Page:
In the internet age and world of 'fake news', it's hard to separate fact from fiction and beauty is no different. Coconut oil has been heralded by fans of natural products for a whole host of uses, from moisturizing skin, to reducing cellulite and burning fat. And healthy eaters will be familiar with the recent coconut oil fad that promoted it as a 'healthier' alternative for cooking, although the jury's still out on how healthy it is.
So what's the latest verdict on coconut oil for your hair? Is it a magical potion that can transform even the dullest locks into Goldilocks? Or is it just another natural health fad that doesn't quite stand up to closer inspection?
The reason why it's so popular, Wellness Mama, explains is because the structure of coconut oil makes it penetrate hair "in ways that other oils are not able to", while the lauric acid contained in coconut oil helps to reduce protein loss from hair - more protein equals stronger hair.
But it cautions that although coconut oil can be good for the hair, this is only so if it is used correctly and on the right hair type. So, even with this wonder product, there can be 'too much of a good thing'.
It suggests those who are most likely to get positive results from using coconut oil are people with fine to medium shiny hair, while those with coarse or dry hair may actually make their hair more brittle and even experience hair loss. Yikes!
If the latter matches your hair type, Wellness Mama recommends that you go for different oils instead, like marula oil or argan oil.
If you do go for coconut oil, its recommendation is to use just a small amount to coat the hair and reduce frizz.
BlackDoctor makes a similar warning, quoting professional natural hairstylist Aeleise Jana who wants girls everywhere to put down the shea butter and coconut oil. Why? Because in her experience, women are layering on too much of it, with the result being dry, frizzy hair.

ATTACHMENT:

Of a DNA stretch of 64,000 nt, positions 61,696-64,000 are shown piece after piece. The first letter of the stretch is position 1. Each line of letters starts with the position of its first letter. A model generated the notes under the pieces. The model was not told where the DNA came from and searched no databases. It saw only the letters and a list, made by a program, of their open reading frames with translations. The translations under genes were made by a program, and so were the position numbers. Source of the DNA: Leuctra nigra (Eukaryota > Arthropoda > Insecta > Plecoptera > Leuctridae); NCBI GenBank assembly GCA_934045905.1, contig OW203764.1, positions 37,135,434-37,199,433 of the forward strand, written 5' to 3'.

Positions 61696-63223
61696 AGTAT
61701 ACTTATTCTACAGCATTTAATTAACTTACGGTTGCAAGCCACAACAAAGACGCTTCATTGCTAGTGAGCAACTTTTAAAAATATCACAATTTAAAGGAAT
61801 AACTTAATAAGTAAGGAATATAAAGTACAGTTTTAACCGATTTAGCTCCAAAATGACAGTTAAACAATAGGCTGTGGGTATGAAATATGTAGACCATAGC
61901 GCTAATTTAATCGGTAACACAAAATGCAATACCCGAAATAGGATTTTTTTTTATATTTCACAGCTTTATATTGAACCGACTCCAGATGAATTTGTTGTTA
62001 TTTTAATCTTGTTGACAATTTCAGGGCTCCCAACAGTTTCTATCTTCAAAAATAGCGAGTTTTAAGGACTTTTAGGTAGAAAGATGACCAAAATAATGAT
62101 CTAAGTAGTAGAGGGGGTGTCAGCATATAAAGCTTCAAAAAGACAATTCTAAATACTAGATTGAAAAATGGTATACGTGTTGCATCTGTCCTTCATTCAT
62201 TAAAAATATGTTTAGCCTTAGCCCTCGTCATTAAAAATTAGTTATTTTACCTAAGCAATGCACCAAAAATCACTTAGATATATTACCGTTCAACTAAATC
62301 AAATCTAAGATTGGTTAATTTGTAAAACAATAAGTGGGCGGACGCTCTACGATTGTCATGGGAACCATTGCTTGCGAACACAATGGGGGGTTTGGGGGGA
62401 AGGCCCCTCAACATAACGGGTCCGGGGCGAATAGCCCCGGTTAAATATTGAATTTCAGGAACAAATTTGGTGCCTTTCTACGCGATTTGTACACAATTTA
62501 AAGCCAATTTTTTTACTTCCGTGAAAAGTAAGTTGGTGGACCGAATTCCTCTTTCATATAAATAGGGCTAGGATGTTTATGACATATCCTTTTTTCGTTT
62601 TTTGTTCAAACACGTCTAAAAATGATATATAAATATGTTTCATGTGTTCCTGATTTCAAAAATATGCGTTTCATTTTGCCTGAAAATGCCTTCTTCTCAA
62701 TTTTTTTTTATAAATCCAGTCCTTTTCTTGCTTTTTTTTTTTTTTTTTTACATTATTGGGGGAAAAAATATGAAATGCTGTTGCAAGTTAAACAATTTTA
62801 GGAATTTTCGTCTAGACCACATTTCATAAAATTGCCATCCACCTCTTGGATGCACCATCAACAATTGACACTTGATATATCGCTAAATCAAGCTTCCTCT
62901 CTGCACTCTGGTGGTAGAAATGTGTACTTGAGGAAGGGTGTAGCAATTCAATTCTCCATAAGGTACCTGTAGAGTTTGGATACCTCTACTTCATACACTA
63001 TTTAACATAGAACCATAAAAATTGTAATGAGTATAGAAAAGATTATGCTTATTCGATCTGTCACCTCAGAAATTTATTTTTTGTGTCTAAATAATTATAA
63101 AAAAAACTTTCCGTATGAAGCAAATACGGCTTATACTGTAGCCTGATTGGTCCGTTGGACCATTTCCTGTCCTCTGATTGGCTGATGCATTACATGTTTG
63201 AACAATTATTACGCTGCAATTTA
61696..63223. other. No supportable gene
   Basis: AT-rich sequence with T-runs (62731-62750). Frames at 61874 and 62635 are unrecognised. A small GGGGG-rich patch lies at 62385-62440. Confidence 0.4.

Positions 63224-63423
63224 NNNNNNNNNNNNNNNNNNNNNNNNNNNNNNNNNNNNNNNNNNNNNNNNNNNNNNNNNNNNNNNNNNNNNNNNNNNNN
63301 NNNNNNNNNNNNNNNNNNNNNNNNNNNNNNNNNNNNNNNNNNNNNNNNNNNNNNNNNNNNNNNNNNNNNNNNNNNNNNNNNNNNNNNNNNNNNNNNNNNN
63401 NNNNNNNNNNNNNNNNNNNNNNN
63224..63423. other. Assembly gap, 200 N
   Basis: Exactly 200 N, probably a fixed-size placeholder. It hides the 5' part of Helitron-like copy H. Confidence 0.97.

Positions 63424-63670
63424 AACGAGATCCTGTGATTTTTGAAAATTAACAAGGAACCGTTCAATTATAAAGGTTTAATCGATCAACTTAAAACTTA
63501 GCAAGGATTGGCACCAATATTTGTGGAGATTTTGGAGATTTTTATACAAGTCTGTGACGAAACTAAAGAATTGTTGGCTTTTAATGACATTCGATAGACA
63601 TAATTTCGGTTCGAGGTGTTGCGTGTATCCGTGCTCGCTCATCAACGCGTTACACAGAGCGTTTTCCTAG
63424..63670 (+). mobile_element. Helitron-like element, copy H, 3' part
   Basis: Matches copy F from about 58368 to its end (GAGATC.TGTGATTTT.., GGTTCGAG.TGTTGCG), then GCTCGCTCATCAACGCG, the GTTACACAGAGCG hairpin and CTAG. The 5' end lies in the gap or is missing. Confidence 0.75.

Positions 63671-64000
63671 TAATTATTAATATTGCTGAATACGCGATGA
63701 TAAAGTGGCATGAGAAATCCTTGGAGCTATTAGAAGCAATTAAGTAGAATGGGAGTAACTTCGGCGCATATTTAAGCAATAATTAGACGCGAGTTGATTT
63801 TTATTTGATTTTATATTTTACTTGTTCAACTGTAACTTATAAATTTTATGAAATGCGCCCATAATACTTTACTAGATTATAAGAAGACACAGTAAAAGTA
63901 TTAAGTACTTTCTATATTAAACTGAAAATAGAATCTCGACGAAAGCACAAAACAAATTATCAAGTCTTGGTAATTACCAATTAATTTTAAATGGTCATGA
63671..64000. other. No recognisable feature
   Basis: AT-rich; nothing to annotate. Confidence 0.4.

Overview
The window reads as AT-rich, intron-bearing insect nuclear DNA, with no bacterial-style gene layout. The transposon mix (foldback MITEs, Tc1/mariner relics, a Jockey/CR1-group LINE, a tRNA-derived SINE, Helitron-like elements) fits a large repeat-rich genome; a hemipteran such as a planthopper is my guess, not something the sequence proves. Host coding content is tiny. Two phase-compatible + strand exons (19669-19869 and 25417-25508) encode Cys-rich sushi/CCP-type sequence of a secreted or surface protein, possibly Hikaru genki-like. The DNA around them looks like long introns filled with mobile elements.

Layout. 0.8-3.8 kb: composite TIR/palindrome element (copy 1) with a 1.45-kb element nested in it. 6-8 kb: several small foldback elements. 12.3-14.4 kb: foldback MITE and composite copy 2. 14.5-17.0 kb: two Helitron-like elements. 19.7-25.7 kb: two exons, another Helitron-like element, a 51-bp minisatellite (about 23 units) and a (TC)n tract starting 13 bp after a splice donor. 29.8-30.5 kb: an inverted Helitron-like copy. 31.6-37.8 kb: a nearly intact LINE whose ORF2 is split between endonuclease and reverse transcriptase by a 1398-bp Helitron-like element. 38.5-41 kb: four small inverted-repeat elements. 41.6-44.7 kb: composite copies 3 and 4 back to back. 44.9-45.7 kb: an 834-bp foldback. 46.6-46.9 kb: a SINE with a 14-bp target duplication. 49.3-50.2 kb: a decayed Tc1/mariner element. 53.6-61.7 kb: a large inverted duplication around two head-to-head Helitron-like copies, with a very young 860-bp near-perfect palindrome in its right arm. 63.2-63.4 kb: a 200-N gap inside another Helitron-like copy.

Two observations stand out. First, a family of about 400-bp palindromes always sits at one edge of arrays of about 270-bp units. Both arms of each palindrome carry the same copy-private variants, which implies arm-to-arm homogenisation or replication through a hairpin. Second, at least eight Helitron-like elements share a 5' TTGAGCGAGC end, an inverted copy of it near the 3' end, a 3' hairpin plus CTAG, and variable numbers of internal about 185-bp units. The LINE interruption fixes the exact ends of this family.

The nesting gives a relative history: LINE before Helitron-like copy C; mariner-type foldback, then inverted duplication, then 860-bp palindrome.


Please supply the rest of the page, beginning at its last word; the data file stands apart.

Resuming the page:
She explains that the coconut oil essential stops the hair shafts from absorbing water.
“Shea butter and coconut oil used the way most consumers do suffocates the hair and scalp. Moisture = water. Oil= sealant. If you don’t clarify the oil layer off of the hair and allow water to get into the cuticle you’re moisturizing dry hair," she told BlackDoctor.
Hair Buddha draws a similar conclusion, saying that coconut oil is best suited to soft, fine and medium thick hair, where users can expect the results to be more body and volume, and less damage from brushing and styling.
But those with dry, brittle or coarse hair should avoid it because it may actually result in protein build up which in turn will make the hair more "stiff, hard and less elastic".
If that sounds like your hair, then Hair Buddha recommends trying natural moisturizers like aloe vera, flaxseed gel, honey or plant derived glycerin.
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